These are the only things that are going to keep you in any form of physical health as you get older. You can lift weights and do those sorts of "body building" things, but if you're not getting your ticker up to some sort of training zone rate and keeping it there for a while on a regular basis, you can look forward to some very unpleasant results. Unless you just happen to have the genes from that golden gene pool. Only one out of hundred do.

So, now that we've decided that we better get off our fat asses and do something about living until Dick Clark finally takes that dirt nap, how much is enough? Well, as old Willie Blake said so long ago, "You never know what's enough until you know what's too much."

My friend the cardiologist tells me that if you do 2 miles a day at a brisk pace, you're doing all you need to do to keep your heart healthy. (I don't think he knows that I always preface this little workout with 5 super large Slim Jims, a 6-pack of Busch, a huge hunk of extra-sharp cheddar cheese, and a bag of waffle chips.)

You do need to keep a watch on your heart rate when you do this, especially if you're not used to it. You can get your heart rate by placing your fingers to your neck and finding a pulse. (I do worry about some of you folks out there being able to do this. No, not place the fingers . . .) It's pretty hard to hold your fingers there for 60 seconds, so just take your pulse rate for 10 seconds and multiply it by 6. You will need a watch for this. As well as a private school elementary education.

In fact, why not just do what I did and go buy a nice heart monitor watch that you can wear when you're running or walking? It's only about $100, and an angioplasty will run you several grand. It has a little belt that you can put around your chest with a battery-operated sensor, and a watch that picks this up and tells you your heart rate at all times. You can wear it while having sex and find out why your partner refers to you as a zombie fuck at the office the next day!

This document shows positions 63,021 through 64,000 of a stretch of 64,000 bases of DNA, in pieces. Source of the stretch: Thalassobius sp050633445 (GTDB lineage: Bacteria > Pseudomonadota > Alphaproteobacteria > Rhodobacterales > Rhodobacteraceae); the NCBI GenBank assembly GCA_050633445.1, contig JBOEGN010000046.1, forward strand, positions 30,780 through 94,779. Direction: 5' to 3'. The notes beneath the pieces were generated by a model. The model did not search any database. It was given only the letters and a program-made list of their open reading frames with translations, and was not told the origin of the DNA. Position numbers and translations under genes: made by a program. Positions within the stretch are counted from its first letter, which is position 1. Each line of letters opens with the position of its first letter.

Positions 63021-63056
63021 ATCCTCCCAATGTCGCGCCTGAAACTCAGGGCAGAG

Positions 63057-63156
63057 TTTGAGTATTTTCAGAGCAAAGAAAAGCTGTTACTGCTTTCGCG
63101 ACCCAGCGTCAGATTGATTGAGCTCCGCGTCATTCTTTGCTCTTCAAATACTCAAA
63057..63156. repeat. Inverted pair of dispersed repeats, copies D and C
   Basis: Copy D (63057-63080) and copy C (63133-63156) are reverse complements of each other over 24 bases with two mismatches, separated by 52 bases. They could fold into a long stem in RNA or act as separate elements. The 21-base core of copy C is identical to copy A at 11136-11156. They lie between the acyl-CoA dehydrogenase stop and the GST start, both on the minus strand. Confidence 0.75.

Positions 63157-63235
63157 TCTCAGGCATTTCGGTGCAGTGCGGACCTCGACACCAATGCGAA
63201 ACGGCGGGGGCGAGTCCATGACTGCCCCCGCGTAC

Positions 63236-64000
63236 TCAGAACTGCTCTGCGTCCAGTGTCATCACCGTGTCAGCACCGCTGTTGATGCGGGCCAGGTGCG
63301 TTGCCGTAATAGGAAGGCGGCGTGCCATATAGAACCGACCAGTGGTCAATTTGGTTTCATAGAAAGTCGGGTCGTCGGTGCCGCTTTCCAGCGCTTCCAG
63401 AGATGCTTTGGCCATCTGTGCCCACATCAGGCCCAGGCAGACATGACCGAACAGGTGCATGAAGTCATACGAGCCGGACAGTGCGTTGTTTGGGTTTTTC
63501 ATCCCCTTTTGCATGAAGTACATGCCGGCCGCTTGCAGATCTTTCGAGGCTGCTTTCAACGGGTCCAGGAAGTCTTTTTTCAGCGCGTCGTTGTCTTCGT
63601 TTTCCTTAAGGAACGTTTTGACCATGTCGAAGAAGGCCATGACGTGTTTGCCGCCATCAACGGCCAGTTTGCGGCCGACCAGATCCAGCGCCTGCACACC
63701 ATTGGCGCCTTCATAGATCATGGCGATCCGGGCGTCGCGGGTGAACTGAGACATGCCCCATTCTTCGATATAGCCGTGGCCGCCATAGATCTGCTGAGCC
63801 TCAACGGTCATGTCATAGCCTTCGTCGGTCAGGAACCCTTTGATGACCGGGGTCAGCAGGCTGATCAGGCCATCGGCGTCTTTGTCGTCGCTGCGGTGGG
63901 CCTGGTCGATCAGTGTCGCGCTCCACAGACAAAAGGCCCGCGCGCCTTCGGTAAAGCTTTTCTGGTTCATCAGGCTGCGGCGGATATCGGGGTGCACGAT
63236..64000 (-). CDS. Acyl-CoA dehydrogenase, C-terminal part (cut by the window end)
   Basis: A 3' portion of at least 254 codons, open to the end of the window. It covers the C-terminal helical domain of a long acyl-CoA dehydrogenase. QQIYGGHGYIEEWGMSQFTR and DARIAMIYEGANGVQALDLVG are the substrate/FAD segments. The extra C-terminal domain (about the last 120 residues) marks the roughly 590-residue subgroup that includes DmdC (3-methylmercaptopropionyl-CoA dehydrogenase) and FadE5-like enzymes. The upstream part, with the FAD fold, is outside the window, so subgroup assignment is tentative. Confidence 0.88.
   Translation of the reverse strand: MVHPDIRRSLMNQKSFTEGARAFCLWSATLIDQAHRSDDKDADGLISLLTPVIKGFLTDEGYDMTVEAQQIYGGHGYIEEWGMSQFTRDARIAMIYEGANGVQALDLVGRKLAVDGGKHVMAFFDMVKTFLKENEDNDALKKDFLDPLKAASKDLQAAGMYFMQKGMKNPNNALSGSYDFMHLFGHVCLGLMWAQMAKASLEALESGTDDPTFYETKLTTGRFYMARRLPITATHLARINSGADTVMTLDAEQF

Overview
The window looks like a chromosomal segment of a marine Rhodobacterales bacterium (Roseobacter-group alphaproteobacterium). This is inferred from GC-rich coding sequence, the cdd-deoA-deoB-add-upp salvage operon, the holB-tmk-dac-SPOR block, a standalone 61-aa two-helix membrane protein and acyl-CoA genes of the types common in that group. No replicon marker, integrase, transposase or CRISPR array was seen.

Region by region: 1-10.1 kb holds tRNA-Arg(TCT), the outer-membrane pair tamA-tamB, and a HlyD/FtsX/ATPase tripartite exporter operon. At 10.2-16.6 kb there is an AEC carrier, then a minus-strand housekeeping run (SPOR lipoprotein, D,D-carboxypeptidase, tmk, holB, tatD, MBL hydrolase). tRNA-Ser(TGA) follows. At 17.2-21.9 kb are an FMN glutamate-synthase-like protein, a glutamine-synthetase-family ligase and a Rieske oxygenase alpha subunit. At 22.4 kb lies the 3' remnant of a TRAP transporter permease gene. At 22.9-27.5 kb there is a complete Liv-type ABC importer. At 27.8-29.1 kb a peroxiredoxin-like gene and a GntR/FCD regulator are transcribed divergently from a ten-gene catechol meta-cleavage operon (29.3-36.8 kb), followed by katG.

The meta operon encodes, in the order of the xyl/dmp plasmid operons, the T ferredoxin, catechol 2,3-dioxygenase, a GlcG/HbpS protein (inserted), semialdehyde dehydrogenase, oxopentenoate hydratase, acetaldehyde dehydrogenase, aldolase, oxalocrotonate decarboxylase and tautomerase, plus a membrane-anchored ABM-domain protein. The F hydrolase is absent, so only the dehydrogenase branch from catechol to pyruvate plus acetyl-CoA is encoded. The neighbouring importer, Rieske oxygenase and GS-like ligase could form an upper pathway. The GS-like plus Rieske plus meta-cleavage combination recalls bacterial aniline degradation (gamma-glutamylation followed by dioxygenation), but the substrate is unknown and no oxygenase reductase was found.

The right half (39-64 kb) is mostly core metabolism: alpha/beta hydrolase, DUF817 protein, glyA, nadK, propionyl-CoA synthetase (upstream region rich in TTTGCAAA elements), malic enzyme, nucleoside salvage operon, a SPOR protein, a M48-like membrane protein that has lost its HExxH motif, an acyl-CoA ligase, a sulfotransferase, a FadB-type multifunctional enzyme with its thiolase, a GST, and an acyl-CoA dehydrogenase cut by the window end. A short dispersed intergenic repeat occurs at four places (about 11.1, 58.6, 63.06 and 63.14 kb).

So, if you want to do 2 miles a day and get your heart into a training zone, what heart rate are you looking for here? Here's the formula:

Take 220. Subtract your age. You want to have your heart rate at between 65% and 85% of that number for at least half an hour. Don't go above 85%. You will probably feel it if you do, but if you're not checking you can get in trouble here. You know the guys who you hear about each winter dropping dead while shoveling snow?

OK, now let's get out there and burn off some of this hostility I'm sensing around here!

Taken from my own lab: using cited information not cited here.

The effects of aerobic exercise and conditioning are thus:

Aerobic conditioning is defined as having worked out aerobically for the past 2 months, at least 3-4 times weekly (definition loosely based). With conditioning, the cardiovascular system increases its ability to deliver oxygen to muscles, which can also utilize oxygen more easily. This is because with long-term training, capillary density in muscles increases allowing a greater extraction of oxygen from blood. Conditioning is also marked with an increase of capillary density in the muscles, an increase of mitochondria in muscle cells, and an increase in left ventricular volume.

Overall, aerobic exercise increases the body’s cardiovascular endurance and efficiency so that the lungs and heart can, with less exertion exchange more air and pump more blood, therefore increasing the efficiency of the system. The pumping effectiveness of the heart is actually 40 to 50 percent greater in a conditioned person so that the heart can pump more blood with fewer heartbeats. Trained athletes also have a lower resting heart rate and greater stroke volume.

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